Home » England’s change of shape against Switzerland worked – to a point – thanks to Bukayo Saka

England’s change of shape against Switzerland worked – to a point – thanks to Bukayo Saka

England’s change of shape against Switzerland worked – to a point – thanks to Bukayo Saka

By this point, it’s time to accept that England will not play good football at Euro 2024. They will not exploit the full potential of the Bundesliga top goalscorer, the Premier League’s player of the year or arguably La Liga’s player of the year. There have been no vintage victories, no truly convincing performances, and the feeling is one of frustration as much as elation back home. But they could still win it.

Gareth Southgate’s approach for yesterday’s penalty-shootout win over Switzerland was the clearest sign yet that England have given up on being good, and are happy to try to make the opposition bad. Southgate abandoned his Plan A, the system he used throughout the group stage and in the narrow 2-1 win over Slovakia, and switched to a back five featuring wing-backs.

Or did he?

Southgate’s change of shape was widely reported in the build-up to the game, seemingly with Bukayo Saka switching to left wing-back and Kieran Trippier playing that role on the right. Southgate remained coy about the system in pre-match interviews, although Phil Foden seemingly went off-message beforehand, saying that England were going to match up Switzerland’ 3-4-3 in order to press them high.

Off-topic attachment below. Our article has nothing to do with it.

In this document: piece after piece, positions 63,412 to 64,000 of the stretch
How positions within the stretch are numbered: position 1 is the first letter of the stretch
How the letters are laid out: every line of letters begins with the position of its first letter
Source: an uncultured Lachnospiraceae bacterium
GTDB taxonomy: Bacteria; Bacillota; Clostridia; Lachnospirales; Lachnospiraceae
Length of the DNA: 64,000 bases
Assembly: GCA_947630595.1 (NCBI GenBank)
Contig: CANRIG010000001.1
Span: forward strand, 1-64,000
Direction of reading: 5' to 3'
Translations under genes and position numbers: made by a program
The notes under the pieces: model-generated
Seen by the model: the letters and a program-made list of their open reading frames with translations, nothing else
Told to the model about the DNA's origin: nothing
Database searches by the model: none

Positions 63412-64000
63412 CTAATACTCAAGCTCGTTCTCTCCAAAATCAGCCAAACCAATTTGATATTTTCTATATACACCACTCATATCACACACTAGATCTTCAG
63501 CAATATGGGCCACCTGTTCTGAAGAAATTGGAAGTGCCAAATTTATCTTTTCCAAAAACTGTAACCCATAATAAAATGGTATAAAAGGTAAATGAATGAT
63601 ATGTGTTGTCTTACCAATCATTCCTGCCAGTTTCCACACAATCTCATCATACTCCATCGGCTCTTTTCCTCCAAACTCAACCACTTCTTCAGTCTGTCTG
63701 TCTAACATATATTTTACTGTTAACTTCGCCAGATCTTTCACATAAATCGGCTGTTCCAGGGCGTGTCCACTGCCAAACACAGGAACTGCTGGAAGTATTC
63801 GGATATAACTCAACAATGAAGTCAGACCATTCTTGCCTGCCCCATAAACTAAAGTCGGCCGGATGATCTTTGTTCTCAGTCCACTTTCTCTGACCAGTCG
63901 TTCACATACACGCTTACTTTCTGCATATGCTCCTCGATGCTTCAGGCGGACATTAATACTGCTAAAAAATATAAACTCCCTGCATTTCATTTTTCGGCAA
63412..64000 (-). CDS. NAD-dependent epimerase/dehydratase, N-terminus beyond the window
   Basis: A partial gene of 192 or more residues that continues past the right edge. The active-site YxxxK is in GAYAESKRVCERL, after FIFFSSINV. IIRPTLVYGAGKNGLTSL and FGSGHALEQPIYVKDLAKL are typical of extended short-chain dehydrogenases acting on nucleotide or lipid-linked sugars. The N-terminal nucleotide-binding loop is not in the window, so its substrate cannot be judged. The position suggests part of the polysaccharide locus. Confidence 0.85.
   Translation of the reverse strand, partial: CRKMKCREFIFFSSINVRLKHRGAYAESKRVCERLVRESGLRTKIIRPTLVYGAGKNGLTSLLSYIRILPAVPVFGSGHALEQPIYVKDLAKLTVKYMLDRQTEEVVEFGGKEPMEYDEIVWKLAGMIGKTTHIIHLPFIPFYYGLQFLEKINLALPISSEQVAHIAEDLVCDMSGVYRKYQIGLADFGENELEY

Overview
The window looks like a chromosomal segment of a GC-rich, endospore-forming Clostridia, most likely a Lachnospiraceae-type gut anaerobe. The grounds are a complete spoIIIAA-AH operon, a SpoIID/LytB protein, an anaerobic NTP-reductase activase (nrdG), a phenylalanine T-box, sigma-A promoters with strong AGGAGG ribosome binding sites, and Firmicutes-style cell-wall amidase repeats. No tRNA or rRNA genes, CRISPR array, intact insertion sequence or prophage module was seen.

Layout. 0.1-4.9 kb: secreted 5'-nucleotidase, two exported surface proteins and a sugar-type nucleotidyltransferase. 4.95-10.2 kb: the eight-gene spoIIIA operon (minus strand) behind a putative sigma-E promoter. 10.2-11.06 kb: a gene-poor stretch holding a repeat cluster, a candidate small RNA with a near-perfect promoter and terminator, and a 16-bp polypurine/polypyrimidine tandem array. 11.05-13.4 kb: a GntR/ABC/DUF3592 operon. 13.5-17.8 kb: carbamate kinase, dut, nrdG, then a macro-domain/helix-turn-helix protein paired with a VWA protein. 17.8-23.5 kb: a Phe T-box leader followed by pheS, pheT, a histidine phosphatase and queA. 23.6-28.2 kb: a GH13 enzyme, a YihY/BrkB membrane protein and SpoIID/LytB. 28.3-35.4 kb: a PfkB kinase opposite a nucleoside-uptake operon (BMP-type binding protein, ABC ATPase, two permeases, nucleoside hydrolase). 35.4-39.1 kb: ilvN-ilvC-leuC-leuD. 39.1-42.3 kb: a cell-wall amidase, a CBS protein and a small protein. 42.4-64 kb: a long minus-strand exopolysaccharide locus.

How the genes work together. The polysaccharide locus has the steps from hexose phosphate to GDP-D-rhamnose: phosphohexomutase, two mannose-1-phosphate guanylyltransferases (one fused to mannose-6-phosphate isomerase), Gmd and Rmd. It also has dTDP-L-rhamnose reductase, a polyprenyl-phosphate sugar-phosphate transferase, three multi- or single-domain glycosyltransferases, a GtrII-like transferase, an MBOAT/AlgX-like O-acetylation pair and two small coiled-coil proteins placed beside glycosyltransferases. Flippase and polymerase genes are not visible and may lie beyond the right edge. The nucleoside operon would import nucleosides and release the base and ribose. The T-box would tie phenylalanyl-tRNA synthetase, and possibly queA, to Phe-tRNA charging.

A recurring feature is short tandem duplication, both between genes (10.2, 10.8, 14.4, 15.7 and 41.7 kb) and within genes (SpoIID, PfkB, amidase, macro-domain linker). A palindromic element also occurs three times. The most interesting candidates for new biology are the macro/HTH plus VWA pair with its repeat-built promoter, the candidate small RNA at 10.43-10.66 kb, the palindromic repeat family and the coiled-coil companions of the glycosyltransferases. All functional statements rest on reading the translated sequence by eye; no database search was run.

So it was something of a surprise when the game started, and Saka was still on the right, and Trippier was still on the left. Was it the same system after all?

Well, no. Here’s England in the defensive phase — a five, a two, and a three.

Here’s England trying to progress the ball through the middle third — a five, a two and a three.

And here’s England in attack — a five, a two and a three, albeit with Foden and Kobbie Mainoo briefly in each other’s positions. The positioning varies according to whether or not England have possession, but this is obviously a system featuring wing-backs.

And that made sense against Switzerland’s system, in order to press high, as Foden said. 3-4-3 against 3-4-3 is an easy press, with everyone having a direct opponent.

Here’s Foden, Harry Kane and Jude Bellingham pressing high up, with Mainoo backing them up. England didn’t press particularly effectively in terms of winning the ball, but as a defensive tactic it was broadly effective, and territorially England were better than in their previous four games as they played the majority of the game inside the Switzerland half.

But then, here’s another example of England in their defensive shape, when it looks more like two banks of four — with Saka, in particular, clearly not a wing-back but instead narrower than Kyle Walker. So what was this about? And why were Bukayo Saka and Kieran Trippier on the ‘wrong’ flanks?